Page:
During my undergraduate years, I would dwell on my grades. Getting an 89% on an exam would leave me feeling defeated and frustrated — I was so close to an “A,” after all! Now that I am a third-year attending a pass/fail dental school, I feel as though I’m able to perform at the best of my intellectual abilities with minimal academic stress. This can be considered one of the biggest benefits of attending a pass/fail dental school, but are there drawbacks, too?
Several students at pass/fail institutions say that this particular grading system seems to halt competition between peers because everyone is working toward a common goal.
Taylor Fisher, a D3 at LECOM, feels the benefits of a more universal assessment measure is exemplified through the pass/fail grading system. She explains, “It allows for a more cohesive and supportive class.” The fixation on obtaining every point possible on an exam or practical can be mentally draining. The pass/fail grading system can help ease this worry.
There are challenges, too, though. A student who did not give as much effort and got a 78% would receive the same “P” on their transcript as a student who received a 94%. Plus, a 74% is reported as an “F” on one’s transcript, as opposed to the “C” that would be reported on the transcript of a student attending a school using the traditional letter grading system.
This could fail to instill motivation, as some may only strive to pass. As future dentists, we have a responsibility to learn as much as we can and practice as much as possible, not simply get by. How do we alleviate concerns of a well-performing student who desires to stand out on their transcript receiving an identical grade to that of another student who is only technically passing? Mark Zmiyiwsky, a predoctoral and postdoctoral faculty member at LECOM stated, “For those who aim to specialize following graduation, LECOM attempts to prepare students to sit for the ADAT examination, allowing specialty program directors to attest to each candidate’s academic and clinical abilities using a numerical standardized test score.”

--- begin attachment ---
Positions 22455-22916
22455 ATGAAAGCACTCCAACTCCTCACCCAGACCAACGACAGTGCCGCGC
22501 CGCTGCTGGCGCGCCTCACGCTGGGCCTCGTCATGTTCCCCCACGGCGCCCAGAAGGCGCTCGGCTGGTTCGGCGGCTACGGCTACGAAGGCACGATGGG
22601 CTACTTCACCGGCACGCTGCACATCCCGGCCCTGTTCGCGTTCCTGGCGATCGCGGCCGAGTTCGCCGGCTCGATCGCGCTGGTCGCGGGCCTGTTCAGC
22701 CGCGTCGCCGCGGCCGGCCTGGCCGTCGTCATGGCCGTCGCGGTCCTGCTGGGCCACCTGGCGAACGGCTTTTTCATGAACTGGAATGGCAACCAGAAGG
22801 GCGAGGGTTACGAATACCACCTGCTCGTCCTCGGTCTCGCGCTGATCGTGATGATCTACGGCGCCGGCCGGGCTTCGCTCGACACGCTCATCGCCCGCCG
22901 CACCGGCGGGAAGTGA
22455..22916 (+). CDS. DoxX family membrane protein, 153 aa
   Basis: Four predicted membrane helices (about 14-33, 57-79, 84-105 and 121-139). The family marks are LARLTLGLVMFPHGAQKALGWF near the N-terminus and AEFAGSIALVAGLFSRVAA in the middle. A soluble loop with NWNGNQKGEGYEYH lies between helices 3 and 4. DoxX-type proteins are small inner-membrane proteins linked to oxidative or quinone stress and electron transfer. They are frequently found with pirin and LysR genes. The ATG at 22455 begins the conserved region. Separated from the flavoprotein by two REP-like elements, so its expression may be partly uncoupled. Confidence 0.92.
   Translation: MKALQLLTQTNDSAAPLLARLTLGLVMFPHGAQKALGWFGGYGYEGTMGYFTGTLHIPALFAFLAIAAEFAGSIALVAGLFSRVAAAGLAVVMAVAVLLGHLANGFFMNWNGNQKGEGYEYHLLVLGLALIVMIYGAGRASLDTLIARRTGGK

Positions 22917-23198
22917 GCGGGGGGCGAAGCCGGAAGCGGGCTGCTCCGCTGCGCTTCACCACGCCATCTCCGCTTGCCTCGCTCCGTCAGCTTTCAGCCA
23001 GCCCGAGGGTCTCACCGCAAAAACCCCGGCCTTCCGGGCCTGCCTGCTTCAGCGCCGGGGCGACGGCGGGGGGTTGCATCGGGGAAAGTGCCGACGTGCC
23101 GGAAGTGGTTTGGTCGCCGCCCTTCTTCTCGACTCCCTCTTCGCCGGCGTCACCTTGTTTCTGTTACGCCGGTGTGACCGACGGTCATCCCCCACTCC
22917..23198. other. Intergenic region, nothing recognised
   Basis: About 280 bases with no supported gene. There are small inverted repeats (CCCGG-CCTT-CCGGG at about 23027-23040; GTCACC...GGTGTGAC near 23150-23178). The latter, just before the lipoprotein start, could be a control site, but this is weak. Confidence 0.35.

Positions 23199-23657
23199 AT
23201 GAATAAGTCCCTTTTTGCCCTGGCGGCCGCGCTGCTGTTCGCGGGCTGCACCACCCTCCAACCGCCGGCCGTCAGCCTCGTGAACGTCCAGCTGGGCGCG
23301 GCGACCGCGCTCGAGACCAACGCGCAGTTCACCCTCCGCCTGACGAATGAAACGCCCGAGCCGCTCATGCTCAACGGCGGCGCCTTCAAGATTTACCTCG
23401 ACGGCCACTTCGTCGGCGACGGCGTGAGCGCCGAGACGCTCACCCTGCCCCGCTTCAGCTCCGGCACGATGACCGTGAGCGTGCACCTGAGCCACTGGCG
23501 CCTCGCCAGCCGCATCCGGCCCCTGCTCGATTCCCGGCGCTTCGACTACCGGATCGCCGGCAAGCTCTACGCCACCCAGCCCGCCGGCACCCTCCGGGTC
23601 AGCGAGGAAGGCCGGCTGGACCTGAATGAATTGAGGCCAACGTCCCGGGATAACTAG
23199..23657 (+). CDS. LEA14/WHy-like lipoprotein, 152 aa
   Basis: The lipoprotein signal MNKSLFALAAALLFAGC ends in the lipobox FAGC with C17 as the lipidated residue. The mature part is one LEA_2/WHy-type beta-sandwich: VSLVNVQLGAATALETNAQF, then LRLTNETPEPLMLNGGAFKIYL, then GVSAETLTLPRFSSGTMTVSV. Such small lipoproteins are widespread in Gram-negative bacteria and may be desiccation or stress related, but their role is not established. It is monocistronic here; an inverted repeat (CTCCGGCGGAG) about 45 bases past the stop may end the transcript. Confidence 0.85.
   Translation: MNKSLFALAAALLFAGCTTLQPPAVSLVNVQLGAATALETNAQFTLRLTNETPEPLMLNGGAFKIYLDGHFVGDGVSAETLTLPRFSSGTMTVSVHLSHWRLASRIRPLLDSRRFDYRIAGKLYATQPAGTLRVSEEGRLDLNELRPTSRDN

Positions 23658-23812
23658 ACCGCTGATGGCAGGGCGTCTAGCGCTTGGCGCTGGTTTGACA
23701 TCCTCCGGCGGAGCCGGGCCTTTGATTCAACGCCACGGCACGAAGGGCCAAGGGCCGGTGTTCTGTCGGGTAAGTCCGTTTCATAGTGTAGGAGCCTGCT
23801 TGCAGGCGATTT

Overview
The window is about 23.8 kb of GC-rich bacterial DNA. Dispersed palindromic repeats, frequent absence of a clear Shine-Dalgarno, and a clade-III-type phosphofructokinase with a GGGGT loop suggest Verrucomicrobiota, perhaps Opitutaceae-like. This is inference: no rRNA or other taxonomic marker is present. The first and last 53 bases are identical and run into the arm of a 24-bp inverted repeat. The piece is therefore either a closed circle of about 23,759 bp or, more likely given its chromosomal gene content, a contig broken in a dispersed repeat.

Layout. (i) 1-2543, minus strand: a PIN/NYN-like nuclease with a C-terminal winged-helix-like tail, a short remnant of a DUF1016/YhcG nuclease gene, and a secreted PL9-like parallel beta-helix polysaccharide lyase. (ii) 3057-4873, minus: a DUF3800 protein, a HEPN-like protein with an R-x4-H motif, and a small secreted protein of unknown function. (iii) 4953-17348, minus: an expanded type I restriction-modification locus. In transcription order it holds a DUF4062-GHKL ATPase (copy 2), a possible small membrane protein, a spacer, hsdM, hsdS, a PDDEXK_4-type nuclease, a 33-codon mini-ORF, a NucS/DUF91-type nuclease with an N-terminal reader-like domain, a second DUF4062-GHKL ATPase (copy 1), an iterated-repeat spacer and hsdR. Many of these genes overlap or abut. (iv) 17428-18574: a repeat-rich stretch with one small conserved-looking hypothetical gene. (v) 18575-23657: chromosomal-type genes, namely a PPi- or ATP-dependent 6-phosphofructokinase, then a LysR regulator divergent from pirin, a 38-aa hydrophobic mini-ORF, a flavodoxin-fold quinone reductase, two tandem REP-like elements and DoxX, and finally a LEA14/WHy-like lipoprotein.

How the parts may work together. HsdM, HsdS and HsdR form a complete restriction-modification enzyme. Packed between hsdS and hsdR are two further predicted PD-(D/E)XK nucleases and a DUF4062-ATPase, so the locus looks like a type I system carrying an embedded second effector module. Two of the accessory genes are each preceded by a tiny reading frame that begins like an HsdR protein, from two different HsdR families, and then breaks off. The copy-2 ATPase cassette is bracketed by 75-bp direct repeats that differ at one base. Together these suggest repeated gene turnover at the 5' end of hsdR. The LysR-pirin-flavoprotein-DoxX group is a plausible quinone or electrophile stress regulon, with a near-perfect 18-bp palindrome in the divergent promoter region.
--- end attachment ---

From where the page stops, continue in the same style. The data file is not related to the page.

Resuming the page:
Furthermore, without letter grades and with the NBDE Part I and II exams reporting pass/fail results, the task of specializing can be daunting. Without letter grades and percentages, it can be more difficult to differentiate yourself as a candidate. Therefore, students with an incredibly high GPA and aspirations of specializing upon graduation may not support the pass/fail grading system.
Second-year student Stanley John is a member of the first LECOM class assessed with letter grades (its first five classes were pass/fail). As a predoctoral student hoping to specialize in endodontics, John says he’s in favor of LECOM’s transition to a numerical grading system. “It would be like applying to dental school without a GPA or DAT score,” he says. “You can do all the extracurriculars in the world, but you won’t get anywhere without numbers.”
There are many qualifications beyond grades, though, and these attributes can help one transition from student to resident. Leadership opportunities, patient interactions, research involvement and volunteerism are aspects that program directors often focus on over class rank and GPA, according the ADEA’s Charting Progress.
As a student at a pass/fail institution, I admire our class’ ability to work as a cohesive unit that consistently strives toward a common goal. I see that there is minimal competition between one another, and exam scores do not define us. I also have faith that if I choose to specialize later on in my career, it is possible. The debate of which curriculum holds more merit will continue, but I would not trade my experience at a pass/fail dental school for anything else. This alteration in grading philosophy has allowed me to make astonishing strides on my mental health, self-confidence, as well as career aspirations following graduation.
~ Lauren Cuculino, LECOM ’21